Musings on Epigenetics

June 7, 2012

The traditional evolutionary view of aging is that evolution cares to keep animals healthy through breeding and then through early offspring-raising age, but after that does not care as much about health.  Since lifespans and healthspans have increased by some 30 years over two centuries in the West,  people now live to more than double child-rearing age, that view is no longer tenable. For one thing, our genes have remained fairly stable and the explanation is not in
genetics. It is now known to be in epigenetics, modifications to DNA and RNA that profoundly effect gene expression.  These modifications can be acquired as a result of lifestyle and diet, are to some extent inheritable, and – this is important – are reversible.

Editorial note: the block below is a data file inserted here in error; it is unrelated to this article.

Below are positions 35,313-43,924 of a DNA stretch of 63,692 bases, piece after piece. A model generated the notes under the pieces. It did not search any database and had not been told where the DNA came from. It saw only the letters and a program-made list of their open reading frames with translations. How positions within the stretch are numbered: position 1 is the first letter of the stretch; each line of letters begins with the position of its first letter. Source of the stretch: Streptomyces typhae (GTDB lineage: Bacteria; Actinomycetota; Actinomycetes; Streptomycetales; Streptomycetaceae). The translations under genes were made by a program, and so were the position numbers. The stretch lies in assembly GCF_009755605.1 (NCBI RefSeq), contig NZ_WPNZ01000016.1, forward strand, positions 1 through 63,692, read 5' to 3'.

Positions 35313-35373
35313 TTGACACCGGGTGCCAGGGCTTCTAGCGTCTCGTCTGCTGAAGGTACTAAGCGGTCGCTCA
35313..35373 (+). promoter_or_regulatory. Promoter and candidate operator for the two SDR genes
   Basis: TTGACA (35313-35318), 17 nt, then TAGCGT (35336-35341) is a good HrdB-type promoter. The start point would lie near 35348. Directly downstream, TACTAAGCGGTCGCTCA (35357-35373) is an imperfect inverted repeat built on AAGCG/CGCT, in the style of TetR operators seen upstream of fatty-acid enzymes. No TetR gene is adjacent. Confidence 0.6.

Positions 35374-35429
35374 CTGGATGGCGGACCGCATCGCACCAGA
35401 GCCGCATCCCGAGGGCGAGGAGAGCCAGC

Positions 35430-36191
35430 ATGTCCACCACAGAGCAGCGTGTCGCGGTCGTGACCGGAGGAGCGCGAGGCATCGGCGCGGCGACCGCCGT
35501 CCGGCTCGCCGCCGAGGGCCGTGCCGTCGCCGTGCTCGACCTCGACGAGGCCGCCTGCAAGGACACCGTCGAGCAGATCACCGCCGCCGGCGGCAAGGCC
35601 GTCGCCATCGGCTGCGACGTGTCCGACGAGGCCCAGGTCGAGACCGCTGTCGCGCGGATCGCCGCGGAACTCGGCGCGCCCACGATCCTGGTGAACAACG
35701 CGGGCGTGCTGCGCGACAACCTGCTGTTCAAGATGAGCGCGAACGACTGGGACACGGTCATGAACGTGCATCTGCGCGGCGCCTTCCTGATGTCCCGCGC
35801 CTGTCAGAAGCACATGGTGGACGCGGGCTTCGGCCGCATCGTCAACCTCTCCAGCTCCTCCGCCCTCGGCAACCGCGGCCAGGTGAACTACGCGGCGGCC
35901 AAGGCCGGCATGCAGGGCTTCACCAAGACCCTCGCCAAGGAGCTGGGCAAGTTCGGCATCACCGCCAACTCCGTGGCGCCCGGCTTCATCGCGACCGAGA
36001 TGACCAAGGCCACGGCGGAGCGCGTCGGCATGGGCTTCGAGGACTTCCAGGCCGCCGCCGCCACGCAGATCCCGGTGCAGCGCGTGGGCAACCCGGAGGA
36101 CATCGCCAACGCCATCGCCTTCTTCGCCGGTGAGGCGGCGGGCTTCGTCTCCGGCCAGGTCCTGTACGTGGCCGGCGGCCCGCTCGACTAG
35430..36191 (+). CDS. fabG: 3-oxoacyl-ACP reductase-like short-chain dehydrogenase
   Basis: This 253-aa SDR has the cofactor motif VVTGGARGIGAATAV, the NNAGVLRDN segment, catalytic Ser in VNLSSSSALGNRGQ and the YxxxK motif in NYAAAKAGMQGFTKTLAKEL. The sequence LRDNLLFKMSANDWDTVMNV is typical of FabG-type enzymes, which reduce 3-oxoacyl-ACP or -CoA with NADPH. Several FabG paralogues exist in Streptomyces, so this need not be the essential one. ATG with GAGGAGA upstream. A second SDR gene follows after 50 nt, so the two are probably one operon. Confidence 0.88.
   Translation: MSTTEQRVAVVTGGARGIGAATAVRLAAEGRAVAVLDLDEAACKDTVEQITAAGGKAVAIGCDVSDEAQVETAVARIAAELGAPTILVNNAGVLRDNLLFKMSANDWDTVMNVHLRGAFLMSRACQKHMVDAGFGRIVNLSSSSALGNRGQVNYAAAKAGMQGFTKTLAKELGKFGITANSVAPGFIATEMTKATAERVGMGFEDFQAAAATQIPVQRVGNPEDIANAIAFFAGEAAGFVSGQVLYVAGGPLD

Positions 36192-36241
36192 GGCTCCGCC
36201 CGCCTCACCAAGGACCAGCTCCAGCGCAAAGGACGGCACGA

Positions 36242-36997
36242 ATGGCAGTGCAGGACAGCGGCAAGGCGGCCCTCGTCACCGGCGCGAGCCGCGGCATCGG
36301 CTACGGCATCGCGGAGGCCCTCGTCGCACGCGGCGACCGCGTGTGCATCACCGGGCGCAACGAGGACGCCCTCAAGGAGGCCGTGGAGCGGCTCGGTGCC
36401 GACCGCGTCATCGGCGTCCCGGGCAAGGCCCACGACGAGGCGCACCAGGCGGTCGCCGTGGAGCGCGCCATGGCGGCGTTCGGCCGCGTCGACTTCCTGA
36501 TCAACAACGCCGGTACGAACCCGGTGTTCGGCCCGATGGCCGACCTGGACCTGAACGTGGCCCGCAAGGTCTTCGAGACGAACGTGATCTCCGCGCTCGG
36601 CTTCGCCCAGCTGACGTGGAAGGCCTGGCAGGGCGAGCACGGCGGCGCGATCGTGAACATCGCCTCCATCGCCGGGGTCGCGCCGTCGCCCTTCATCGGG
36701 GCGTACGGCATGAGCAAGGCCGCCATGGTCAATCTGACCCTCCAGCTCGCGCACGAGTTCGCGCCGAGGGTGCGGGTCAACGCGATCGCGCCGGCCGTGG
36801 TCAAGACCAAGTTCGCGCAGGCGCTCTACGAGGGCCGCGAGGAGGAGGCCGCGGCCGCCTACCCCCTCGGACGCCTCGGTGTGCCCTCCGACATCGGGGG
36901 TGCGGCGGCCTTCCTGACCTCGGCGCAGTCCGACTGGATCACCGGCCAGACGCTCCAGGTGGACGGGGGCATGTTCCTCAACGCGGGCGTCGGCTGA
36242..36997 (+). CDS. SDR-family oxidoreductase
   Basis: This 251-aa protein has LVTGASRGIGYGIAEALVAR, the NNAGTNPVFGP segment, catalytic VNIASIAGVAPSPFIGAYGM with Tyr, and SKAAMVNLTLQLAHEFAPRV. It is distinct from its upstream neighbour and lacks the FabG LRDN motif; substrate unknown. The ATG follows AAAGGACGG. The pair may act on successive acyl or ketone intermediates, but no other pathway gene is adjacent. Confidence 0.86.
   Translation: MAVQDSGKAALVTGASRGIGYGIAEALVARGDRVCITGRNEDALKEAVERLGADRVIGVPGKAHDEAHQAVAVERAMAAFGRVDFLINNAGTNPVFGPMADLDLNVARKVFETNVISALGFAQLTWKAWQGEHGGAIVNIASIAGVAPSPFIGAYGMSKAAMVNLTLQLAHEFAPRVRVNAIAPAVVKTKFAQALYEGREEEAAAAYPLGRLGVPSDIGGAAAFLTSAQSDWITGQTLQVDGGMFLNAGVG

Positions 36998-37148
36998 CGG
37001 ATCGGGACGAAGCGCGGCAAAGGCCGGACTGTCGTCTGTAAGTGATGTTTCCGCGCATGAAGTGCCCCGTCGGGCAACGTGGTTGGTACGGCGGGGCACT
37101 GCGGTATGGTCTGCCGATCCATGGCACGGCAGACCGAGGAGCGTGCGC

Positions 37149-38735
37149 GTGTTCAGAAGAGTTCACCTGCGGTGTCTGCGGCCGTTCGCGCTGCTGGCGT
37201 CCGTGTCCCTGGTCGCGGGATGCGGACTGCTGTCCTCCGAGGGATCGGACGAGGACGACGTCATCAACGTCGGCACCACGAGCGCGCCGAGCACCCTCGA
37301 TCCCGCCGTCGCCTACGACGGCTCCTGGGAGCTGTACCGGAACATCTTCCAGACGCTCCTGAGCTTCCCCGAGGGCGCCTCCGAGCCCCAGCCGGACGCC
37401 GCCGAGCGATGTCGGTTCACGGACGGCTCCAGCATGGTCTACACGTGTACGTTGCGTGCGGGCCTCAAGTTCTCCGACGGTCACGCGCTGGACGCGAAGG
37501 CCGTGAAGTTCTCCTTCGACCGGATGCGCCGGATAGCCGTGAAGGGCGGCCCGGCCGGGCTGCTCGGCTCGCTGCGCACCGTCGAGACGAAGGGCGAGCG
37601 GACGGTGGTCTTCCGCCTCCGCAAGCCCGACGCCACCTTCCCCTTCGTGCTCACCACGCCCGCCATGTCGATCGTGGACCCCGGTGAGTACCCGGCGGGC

Epigenetics is the new idiom for explaining what is going on in our cells and bodies and is the subject of hundreds of new research publications appearing monthly.  To get technical, main mechanisms for changing the epigenome are DNA and RNA Methylation, Histone acetylation and micro-RNA expression.  Evolution has indeed been going on in humans, at a rapid rate.  But this evolution has been mainly in our epigenomes, not in our genes.

More to come on this…

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